• Creating a Positive Risk Culture: The Department of Finance should assist agencies to actively engage with cyber security risk by developing: o guidance for managing risk in ICT and cyber security outsourcing; and o a strategy to accelerate government to improve agency understanding and uptake of secure cloud services and hasten cloud certification to PROTECTED (potentially modelled on the US FedRAMP program). This would require additional resources for the Australian Signals Directorate for accreditation services. The Australian Signals Directorate should come back to government with a plan coordinated with the Cyber Security Special Adviser.
• Embracing Adaptive Government: The Department of the Prime Minister and Cabinet’s ICT Procurement Taskforce should consider the ABS eCensus procurement process as a case study on the barriers and opportunities to delivering better ICT outcomes. This should include developing a more agile approach to market testing and contracting options, ICT procurement skills and outsourcing oversight arrangements.
• Cyber Security in a Digital First World: The Digital Transformation Agency, in partnership with the Australian Signals Directorate and the Department of Finance, should:
o develop a proposal for consideration by the Digital Transformation Committee of Cabinet to create a “cyber security shared services” digital security consulting organisation within the Digital Transformation Agency. This would ensure security is integral to all new online service delivery proposals and facilitate partnering between agencies to draw on cyber security expertise in larger agencies with more mature capabilities.
o consider how to strengthen central governance and assurance, and this ownership may no longer logically sit with ASD, given their broader portfolio of responsibilities.
o identify capable agencies and accredit them to deliver shared services for citizen-facing projects where, for higher risk online delivery programs, smaller agencies must partner with (or source their ICT project management from) an identified lead agency or through a core service such as GovCMS.
Recommendations for the Australian Bureau of Statistics
• The ABS should engage an independent security consultant for a wide-ranging examination of all aspects of their information collection and storage relating to Census data – from web application through to infrastructure and policies and procedures.
• The ABS should ensure future significant changes to personal information handling practices are subject to an independently-conducted privacy impact assessment and are supported by broad ranging consultation.
• The ABS should adopt a privacy management plan to enhance its capability to identify and manage new privacy issues.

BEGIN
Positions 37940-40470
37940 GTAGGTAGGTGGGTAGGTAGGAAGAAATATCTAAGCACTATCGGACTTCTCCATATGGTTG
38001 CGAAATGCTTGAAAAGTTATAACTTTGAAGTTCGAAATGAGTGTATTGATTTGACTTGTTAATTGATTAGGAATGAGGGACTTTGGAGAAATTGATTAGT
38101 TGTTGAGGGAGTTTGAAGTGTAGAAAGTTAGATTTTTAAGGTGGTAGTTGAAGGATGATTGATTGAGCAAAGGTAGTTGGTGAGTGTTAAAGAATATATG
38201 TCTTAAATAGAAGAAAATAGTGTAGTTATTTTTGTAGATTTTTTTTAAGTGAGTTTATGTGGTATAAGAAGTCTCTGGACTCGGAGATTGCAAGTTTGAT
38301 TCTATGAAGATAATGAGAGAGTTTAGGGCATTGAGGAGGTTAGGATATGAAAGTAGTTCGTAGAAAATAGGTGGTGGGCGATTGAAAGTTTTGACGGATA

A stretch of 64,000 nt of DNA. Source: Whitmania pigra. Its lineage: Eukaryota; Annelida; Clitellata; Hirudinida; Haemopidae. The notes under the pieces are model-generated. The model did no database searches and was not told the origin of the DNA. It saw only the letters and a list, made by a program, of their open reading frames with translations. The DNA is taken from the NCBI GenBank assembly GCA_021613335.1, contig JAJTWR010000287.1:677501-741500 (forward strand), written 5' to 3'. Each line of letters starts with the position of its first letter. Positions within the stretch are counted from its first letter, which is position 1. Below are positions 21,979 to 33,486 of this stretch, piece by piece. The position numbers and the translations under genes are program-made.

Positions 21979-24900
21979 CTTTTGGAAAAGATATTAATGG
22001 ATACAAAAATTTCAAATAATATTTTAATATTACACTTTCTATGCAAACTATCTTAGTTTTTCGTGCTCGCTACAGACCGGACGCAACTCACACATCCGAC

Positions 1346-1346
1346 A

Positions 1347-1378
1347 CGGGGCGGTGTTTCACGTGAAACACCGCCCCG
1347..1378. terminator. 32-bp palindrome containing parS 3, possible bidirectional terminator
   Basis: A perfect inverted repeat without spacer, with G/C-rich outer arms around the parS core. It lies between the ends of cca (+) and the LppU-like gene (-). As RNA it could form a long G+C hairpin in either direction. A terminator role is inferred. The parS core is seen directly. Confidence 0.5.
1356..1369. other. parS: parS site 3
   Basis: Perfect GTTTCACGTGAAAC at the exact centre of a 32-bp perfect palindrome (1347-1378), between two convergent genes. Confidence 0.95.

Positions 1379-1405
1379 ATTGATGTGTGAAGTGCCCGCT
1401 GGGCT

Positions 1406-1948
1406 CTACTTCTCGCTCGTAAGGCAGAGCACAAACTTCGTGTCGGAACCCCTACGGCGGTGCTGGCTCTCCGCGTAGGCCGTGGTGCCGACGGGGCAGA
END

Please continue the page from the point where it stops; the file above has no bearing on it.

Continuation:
• The ABS should assess and enhance existing ABS privacy training for staff.
• The ABS should develop a specific strategy to remove the current state of vendor lock-in. • The ABS should strengthen its approach to outsourced ICT supplier performance management to ensure greater oversight and accountability.
• The ABS should draw upon the lessons it takes from the Census experience to help to guide and to advocate for the cultural change path it is following.
• The ABS’s decision in August to assemble an independent panel to provide assurance and transparency of Census quality is supported and the resulting report should be made public.
• The ABS should implement a targeted communication strategy to address public perceptions about Census data quality. The ABS should report monthly to their Minister outlining progress against the above recommendations.
Better Practice Guidance for Agencies:
• Agencies should review their approach to cyber security incident response planning and coordination and exercising of those plans with stakeholders.
• Agencies should ensure independent security assessments are conducted on critical ICT deliverables.
• Agencies should test security measures and monitoring systems for online government services under foreseeable adverse conditions, including under attack conditions.
• Agencies should be conscious of updated interpretations of governing legislation to addressing the changing technological environment. Agencies should review their oversight and assurance arrangements for outsourced cyber security services.
• The Office of the Australian Information Commissioner has recommended the government develop an APS-wide Privacy Code in collaboration with the Office. The Code should address privacy and security risks by requiring all agencies to:
o have an up-to-date privacy management plan
o appoint dedicated privacy contact officers
o appoint ‘Privacy Champions’
o undertake written Privacy Impact Assessments where relevant, and
(13,500 litres of glue but alas, no data on the amount of coffee consumed or Red Bull purchased by coders.)o take steps to enhance internal privacy capability.